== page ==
Friday, August 31, 2007


On Thursday, 8-30, I drove almost two hours to Mahamba to meet with Rev. Margaret Dlamini. Rev. Margaret is the Superintendent of the Mahamba circuit. She is an amazing lady and the Mahamba area is an amazing place. It is home to the oldest Methodist church and mission in Swaziland which was dedicated in 1912. Rev. Margaret was instrumental in renovating it over the years and it continues to be the church home in Mahamba. It is now a national landmark.

Mahamba is the largest circuit of the three circuits in Swaziland, geographically speaking and the poorest because they don’t have a big town in the circuit. It is a very rural area, with the major industry being wood and wood pulp from the vast forests of tree farms. It is a very beautiful mountainous area. The Mahamba circuit has been hit very hard by the HIV/AIDs rate largely because of the extended length of time the men are away in South Africa earning a living in the mines. The extreme poverty and lack of health care are also contributing factors. The “town” (I didn’t see any evidence of a town) is situated in the Southern part of Swaziland next to the Mahamba border post.

The Mahamba circuit has fourteen Methodist schools with an enrollment of approximately 6200 students of which 12% are destitute, 18% are single orphans and 10% are double orphans.

Margaret’s top priorities (wish list) for projects are:

1. A proposed project for feeding HIV/AIDS infected and needy pupils in the Mahamba Circuit that will cost approximately E 60,000. (approximately $8600.)

2. A proposed vegetable garden project that would provide vegetables to all the schools in the circuit as well as the needy and elderly people of Mahamba. The total of this project is estimated at E 125,155. (approximately $18,000.) This is a very interesting proposal. The church owns a very large piece of property near the MKhondo river, which runs from South Africa through Swaziland and has water in it year around. This land is basically going unused. It is good farmland. The proposal is to plant a garden on 4 hectors employing local residents to maintain and harvest the garden. The harvested vegetables would be taken to each of the schools to supplement the proposed feeding project. This project would not only bring needed food to the schools, but employ some of the local residents, thereby providing them with a source of income.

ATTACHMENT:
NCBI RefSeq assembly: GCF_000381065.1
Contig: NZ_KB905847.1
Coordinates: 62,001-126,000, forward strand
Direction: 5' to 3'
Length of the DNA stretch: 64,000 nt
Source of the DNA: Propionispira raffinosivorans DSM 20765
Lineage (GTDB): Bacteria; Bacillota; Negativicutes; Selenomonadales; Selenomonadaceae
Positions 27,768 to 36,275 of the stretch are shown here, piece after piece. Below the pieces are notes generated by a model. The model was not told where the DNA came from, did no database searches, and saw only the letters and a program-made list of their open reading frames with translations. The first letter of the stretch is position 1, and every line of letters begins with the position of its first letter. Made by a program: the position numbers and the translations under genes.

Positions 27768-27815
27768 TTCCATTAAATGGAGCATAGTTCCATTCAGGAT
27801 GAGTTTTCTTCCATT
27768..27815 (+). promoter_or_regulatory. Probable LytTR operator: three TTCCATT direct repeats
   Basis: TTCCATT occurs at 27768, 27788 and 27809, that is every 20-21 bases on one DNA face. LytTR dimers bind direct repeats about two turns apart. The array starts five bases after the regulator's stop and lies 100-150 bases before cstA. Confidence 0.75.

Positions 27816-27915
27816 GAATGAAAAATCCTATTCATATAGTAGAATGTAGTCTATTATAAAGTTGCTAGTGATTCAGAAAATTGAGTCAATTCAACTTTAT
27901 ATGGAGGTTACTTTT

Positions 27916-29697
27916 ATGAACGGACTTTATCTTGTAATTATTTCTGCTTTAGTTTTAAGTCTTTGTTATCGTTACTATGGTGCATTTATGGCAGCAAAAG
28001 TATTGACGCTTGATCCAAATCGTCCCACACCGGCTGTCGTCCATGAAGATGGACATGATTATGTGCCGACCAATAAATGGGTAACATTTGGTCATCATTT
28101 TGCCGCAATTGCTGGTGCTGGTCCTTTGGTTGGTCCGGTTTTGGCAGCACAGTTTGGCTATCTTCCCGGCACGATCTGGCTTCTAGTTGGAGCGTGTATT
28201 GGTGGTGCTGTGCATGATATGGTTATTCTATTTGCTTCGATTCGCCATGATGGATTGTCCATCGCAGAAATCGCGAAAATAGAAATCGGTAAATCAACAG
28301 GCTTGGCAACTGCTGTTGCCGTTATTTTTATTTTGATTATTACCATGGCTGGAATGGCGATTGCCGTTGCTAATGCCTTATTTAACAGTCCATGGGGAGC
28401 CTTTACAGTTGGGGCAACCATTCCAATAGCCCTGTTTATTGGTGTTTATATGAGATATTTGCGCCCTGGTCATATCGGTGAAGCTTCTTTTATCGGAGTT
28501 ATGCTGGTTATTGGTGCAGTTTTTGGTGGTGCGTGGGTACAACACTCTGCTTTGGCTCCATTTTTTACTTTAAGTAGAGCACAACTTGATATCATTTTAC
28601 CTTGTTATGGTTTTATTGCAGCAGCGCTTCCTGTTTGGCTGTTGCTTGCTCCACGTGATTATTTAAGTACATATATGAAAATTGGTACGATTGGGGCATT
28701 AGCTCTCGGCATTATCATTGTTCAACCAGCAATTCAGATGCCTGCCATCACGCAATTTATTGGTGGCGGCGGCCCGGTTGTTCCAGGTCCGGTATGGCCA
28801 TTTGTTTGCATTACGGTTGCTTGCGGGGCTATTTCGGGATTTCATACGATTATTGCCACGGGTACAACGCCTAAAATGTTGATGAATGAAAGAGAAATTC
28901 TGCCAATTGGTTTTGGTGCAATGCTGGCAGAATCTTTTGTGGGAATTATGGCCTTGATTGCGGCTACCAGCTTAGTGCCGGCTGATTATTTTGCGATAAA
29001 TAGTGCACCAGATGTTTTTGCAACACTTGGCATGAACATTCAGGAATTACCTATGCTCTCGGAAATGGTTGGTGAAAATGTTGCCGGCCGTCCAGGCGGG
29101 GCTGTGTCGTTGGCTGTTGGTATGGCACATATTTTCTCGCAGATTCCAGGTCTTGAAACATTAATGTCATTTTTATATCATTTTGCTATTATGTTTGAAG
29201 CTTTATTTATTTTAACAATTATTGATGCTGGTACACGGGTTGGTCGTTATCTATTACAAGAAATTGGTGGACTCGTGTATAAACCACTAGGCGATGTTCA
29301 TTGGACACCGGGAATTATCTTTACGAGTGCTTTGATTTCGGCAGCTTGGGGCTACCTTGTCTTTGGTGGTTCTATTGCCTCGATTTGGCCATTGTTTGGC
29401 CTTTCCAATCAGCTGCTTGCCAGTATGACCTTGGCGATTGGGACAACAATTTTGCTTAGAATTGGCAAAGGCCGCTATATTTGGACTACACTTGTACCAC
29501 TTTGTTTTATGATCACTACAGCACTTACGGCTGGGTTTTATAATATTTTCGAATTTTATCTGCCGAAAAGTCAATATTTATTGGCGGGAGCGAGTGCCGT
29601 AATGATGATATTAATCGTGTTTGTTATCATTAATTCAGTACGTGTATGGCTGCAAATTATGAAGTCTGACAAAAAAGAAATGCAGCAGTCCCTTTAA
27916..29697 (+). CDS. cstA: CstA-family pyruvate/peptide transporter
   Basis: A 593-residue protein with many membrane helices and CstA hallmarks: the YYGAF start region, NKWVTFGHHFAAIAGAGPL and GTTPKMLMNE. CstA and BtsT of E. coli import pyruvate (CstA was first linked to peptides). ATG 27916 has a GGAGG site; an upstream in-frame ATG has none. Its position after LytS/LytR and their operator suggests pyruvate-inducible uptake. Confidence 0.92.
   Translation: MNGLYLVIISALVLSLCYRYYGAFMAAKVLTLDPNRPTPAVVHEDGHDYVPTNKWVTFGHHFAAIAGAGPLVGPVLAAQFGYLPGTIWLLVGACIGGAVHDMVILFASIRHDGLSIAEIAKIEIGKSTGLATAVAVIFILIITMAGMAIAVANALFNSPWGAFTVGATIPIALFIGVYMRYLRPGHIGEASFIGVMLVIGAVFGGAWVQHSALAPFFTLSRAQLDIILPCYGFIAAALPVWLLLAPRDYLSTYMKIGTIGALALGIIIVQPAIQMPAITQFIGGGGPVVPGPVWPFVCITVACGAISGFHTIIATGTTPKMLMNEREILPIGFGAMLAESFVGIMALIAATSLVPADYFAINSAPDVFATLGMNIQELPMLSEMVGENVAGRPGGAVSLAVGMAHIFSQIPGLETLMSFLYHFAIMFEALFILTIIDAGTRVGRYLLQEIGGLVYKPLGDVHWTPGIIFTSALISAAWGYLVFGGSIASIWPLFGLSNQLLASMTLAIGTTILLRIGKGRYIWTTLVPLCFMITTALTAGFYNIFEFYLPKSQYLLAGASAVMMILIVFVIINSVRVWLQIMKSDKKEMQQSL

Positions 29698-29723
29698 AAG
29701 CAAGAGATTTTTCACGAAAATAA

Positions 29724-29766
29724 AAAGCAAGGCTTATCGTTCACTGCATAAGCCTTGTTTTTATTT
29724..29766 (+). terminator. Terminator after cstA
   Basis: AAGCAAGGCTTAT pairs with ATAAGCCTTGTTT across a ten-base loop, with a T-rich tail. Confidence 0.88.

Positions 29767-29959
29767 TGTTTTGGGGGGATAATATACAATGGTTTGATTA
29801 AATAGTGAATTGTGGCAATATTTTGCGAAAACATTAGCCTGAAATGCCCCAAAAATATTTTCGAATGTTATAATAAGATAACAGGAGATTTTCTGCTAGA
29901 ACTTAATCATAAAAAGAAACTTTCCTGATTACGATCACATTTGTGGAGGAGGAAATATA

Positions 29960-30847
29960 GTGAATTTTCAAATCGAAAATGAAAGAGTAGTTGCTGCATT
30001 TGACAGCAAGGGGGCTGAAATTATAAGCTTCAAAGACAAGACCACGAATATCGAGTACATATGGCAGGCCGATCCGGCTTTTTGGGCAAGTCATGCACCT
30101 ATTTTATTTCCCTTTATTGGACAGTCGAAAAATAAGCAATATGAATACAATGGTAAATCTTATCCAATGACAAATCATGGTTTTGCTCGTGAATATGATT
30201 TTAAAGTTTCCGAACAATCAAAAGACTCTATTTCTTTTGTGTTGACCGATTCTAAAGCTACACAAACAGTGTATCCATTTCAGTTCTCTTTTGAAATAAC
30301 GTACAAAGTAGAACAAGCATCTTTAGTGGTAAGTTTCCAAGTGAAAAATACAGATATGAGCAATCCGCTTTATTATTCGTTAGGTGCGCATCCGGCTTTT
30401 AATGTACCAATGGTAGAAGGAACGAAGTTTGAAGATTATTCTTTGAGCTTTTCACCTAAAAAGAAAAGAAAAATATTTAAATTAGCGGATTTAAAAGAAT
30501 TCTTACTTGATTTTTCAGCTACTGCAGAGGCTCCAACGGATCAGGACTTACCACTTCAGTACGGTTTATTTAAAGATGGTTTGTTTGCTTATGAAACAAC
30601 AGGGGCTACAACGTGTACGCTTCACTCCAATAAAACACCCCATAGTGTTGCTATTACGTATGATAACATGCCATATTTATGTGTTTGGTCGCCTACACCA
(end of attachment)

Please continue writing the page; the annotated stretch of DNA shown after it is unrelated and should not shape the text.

The above two projects would need some amount of funds over the years to sustain the program. Those figures haven’t been determined.

3. Provide Assistance to Thembelihle Primary School. The head teacher’s priorities at this school are: 1) Provide an agriculture building enabling the 6th grade students to do the required 6th grade agriculture projects of growing a vegetable garden and raising chickens. 2) Provide razor wire for the fence to keep animals and people out of the school yard and vegetable garden. 3) Repair existing and build more teachers cottages.

4. Provide water for Nsongweni Primary and High Schools which are on the same property. Between the two schools, the enrollment is approximately 1,000 students. Currently, there is no water at the school. This will be one of the 2008 projects adopted by Dennis Little via his fund-raising efforts.

While we were there, she also took us to the Mahamba Gorge Lodge on the Mkhondo River, not far from the proposed vegetable garden site. The Lodge is also on the church’s property. A lodge was built by the community and includes 3 chalets, picnic areas, facilities for camping, hiking trails, mountain biking and swimming in the River. Each Chalet has two separate rooms which sleeps two people for a total capacity of twelve. Each room has its own kitchen, which contains all utilities needed to prepare meals, a bathroom complete with hot water. Lodgers must provide their own food. Proceeds from the lodge are split between the community (75%) and the church (25%). The lodge is operated by employees of the community.

They would like someone to help them build a stone conference room and help with marketing this facility to bring in more tourism and revenue to Mahamba and the church. This was a very beautiful facility in a beautiful setting. This was an exciting venture. The setting is very rural, and I’m sure it gets very hot in the summer, but what a concept! Check it out at

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